>> What do you think?
>> On 11/10/16 03:11, joe darcy wrote:
>>> Looking ahead to JDK 10, a group of JDK engineers have been exploring
>>> consolidating the large number of Hg repositories in an open JDK forest to
>>> a single one with the goal of using the consolidated arrangement for JDK
>>> This message is being sent to jdk9-dev since a jdk10-dev alias to discuss
>>> JDK 10 doesn't exist yet.
>>> A JEP describing the project has been submitted :
>>> JDK-8167368: Consolidate JDK 10 OpenJDK repositories to a single
>>> The text of the JEP describes the motivation and current state of the work
>>> in more detail, including proposed changes to the file layout. Publication
>>> of the prototype consolidated repository is planned, but not done yet. The
>>> email below has a list of additional anticipated questions and answers.
>>> We feel this consolidated arrangement offers some significant structural
>>> advantages for managing the JDK's source code and we are now asking for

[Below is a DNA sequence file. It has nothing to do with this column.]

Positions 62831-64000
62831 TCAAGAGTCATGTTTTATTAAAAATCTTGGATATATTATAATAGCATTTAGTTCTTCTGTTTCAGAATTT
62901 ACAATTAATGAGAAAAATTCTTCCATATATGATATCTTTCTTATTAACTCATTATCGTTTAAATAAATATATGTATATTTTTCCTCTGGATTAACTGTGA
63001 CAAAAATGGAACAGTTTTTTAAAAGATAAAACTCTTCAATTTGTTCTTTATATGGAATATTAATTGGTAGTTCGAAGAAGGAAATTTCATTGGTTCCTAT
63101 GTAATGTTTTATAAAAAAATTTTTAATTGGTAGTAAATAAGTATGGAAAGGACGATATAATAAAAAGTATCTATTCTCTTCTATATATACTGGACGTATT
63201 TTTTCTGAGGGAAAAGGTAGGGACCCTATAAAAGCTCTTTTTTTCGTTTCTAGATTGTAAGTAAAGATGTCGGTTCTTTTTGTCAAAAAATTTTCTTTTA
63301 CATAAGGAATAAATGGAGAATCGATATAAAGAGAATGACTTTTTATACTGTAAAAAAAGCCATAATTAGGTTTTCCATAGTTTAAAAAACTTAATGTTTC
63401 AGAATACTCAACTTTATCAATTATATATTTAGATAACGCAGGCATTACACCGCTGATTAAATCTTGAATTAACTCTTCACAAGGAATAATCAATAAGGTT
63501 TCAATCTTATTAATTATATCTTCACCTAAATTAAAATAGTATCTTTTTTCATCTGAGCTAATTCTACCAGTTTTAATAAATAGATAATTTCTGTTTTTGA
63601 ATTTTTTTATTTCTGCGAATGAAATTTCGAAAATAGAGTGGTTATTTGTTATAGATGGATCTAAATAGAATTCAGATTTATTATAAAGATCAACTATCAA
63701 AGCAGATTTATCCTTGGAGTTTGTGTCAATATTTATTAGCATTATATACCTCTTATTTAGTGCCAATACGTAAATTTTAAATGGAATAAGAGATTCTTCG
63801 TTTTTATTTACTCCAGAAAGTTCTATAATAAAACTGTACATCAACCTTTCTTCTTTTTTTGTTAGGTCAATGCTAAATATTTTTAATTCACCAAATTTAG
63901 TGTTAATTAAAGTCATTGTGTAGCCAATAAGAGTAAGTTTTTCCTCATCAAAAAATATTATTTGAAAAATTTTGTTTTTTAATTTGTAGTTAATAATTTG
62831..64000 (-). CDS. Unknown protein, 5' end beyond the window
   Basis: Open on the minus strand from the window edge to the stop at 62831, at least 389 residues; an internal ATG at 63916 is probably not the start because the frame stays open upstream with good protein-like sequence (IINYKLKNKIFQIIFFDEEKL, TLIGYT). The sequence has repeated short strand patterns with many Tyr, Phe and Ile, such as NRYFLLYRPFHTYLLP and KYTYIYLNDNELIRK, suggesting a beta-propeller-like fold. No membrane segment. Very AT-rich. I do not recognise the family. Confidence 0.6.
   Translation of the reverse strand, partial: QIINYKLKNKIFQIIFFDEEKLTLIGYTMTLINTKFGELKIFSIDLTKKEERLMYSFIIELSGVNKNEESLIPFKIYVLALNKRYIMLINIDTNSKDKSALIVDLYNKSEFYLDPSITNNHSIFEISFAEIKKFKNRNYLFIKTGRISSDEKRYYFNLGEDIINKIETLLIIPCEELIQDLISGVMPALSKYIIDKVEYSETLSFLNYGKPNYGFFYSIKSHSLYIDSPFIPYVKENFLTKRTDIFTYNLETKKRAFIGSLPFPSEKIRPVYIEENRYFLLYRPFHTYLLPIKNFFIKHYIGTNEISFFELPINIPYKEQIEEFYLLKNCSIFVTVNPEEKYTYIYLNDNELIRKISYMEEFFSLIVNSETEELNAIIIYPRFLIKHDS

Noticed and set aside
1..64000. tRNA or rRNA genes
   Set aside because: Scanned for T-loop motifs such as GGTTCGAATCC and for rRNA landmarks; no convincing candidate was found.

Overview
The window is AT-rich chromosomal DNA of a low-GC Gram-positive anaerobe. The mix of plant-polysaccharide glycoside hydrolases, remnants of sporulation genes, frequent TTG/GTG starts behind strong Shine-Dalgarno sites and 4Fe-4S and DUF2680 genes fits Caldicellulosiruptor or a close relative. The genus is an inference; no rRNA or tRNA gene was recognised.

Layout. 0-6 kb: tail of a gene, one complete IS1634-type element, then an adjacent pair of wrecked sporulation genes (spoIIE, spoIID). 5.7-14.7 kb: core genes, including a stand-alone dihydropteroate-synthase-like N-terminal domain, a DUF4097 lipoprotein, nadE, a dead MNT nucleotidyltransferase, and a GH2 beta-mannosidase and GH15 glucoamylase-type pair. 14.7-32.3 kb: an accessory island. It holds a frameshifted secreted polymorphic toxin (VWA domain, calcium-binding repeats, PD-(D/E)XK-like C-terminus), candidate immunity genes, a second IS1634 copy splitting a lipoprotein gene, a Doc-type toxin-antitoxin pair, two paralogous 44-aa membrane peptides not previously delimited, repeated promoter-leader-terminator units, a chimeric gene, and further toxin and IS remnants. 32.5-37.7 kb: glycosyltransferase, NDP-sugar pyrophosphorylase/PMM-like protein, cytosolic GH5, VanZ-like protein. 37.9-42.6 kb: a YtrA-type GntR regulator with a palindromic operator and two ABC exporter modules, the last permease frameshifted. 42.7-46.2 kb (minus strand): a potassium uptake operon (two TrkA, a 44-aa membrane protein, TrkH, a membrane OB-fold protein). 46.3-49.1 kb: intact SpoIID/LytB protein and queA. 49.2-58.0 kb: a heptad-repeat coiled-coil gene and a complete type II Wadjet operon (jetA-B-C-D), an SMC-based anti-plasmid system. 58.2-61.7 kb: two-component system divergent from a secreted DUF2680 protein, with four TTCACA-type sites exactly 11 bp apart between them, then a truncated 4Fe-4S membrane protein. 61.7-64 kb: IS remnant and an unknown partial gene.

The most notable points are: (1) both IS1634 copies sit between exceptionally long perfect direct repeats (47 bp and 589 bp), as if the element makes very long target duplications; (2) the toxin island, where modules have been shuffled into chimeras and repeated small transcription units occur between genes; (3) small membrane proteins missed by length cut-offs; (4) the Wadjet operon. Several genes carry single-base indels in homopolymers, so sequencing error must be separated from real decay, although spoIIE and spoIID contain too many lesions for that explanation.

>>> feedback on this potential change. In particular, if you feel there is a
>>> show-stopper problem with making this change, please let us know!
>>> I'd like to acknowledge the work of Stefan Sarne, Stuart Marks, and
>>> Ingemar Aberg participating in discussions leading up to the prototype and
>>> I'd like to especially recognize the contributions of Erik Helin for savvy
>>> Hg manipulations and Erik Joelsson for skillful build wrangling in this
>>> Please send initial comments by October 18, 2016.
>>> Q: What about the set of forests for JDK 10? Are we going to have master,
>>> dev, client, hotspot, etc. the same set as in 9?
>>> A: That is a separate question from the repository consolidation, but
>>> there will likely be simplifications here too. Discussions on that point
>>> will come later.
>>> Q: I usually just build the code in repo X today. Will I have have to
>>> build the *whole JDK* now?
>>> A: Not necessarily. The same top-level build targets should work in the